Efficacy of Antiplatelet Treatment in Stroke Prevention: Past, Present, and Future
Article first published online: 21 OCT 2013
© 2013 Wiley Periodicals, Inc.
Drug Development Research
Special Issue: Thrombosis Drugs and Diagnostics. Part I
Volume 74, Issue 7, pages 428–439, November 2013
How to Cite
Lukasik, M. and Owecki, M. K. (2013), Efficacy of Antiplatelet Treatment in Stroke Prevention: Past, Present, and Future. Drug Dev. Res., 74: 428–439. doi: 10.1002/ddr.21100
- Issue published online: 21 OCT 2013
- Article first published online: 21 OCT 2013
- stroke prevention;
- novel antiplatelet drugs
|Clinical Development Phases I-III Regulatory, Quality, Manufacturing|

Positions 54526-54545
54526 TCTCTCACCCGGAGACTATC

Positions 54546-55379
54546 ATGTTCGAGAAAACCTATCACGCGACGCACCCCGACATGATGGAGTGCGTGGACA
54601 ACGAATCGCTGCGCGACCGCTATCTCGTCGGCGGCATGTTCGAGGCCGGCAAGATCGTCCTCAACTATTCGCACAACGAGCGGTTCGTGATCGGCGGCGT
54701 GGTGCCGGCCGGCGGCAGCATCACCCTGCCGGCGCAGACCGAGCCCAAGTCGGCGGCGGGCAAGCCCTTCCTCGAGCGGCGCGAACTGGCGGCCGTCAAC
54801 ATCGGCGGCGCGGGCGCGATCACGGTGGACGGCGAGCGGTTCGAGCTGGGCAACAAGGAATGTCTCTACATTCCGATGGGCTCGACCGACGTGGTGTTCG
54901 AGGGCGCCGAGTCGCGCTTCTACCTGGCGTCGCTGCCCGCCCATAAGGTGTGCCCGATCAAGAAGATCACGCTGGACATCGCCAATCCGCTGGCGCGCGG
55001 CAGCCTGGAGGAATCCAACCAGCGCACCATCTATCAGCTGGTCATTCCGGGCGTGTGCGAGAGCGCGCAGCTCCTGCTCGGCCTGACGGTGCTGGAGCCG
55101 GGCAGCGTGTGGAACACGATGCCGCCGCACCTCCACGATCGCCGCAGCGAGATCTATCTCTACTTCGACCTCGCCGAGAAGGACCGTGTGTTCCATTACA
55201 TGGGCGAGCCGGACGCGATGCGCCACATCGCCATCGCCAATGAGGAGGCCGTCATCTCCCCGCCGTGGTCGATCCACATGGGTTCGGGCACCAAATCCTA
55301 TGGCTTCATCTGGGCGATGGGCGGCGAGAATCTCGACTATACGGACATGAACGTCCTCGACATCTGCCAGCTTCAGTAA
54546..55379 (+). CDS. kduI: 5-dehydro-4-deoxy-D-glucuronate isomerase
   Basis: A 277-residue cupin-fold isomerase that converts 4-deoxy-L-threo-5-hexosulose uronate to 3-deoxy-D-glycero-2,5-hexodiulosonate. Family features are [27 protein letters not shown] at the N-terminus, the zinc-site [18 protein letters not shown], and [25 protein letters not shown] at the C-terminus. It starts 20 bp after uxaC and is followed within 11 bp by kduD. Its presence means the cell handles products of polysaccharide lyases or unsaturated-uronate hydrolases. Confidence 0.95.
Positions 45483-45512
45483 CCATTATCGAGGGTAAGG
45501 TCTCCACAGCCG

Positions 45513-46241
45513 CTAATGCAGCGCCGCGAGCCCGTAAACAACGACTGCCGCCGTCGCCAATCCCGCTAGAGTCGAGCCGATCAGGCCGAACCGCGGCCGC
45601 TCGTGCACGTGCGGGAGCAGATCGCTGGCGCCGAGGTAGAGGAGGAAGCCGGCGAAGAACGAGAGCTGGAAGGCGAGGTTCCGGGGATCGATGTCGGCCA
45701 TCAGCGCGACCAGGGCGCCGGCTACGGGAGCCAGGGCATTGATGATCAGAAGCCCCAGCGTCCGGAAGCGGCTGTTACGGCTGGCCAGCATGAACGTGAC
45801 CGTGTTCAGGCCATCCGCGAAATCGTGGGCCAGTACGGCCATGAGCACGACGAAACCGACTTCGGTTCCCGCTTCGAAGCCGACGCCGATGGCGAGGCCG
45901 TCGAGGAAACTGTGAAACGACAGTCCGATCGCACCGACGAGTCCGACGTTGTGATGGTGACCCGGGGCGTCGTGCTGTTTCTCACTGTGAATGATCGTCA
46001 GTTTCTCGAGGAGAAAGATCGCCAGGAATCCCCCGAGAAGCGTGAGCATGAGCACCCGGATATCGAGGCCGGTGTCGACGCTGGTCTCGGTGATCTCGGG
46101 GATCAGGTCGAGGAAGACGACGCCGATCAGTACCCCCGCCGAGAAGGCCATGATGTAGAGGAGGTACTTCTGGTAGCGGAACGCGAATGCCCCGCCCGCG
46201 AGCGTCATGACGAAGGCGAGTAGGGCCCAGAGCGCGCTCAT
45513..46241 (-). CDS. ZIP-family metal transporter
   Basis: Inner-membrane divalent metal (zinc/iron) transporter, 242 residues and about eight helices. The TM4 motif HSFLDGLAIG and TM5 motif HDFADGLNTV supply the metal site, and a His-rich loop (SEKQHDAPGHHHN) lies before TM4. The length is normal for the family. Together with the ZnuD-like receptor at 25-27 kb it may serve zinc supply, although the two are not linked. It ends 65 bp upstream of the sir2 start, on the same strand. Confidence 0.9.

Pharmacological stroke prevention with antithrombotic drugs has evolved since the 1970s. The mechanism of action of the classical antiplatelet drugs is based on the inhibition of one of three strategic platelet activation pathways related to cyclooxygenase action (aspirin), activation of glycoprotein IIb/IIIa by adenosine-diphosphate via the P2Y12 receptor (thienopyridines), and inhibition of platelet phosphodiesterase (dipyridamole). The effectiveness of antiplatelet drugs was proved in multiple large clinical trials that became the basis for current recommendations. However, the efficacy and especially safety of these drugs are not satisfactory, and research on novel treatment modalities is ongoing. Recently completed or continuing clinical trials dedicated to secondary stroke prevention manifest two directions. One of them involves the search for new antiplatelet drugs and evaluation of their efficacy. The other one is targeted at evaluation of efficacy and safety of dual or even triple antiplatelet therapy. The future of antithrombotic treatment involves platelet function modulation through interactions with the platelet signal transduction pathways. The most advanced studies pertain to inhibitors of platelet kinases: spleen tyrosine kinase (Syk), phosphotidylinositol 3-kinase, protein kinase C delta and p38 mitogen-activated protein kinase. Another new therapeutic target may be platelet microRNA particles because their abnormal expression may cause disturbed hemostasis. In the future, it seems that targeted and individualized therapy based on modification of genetically and environmentally conditioned factors that are crucial for prothrombotic properties of platelets might bring definite benefits. Hence, further activities should be focused on designing tools that allow the selection of the antiplatelet therapy balancing benefits and risks as well as cost.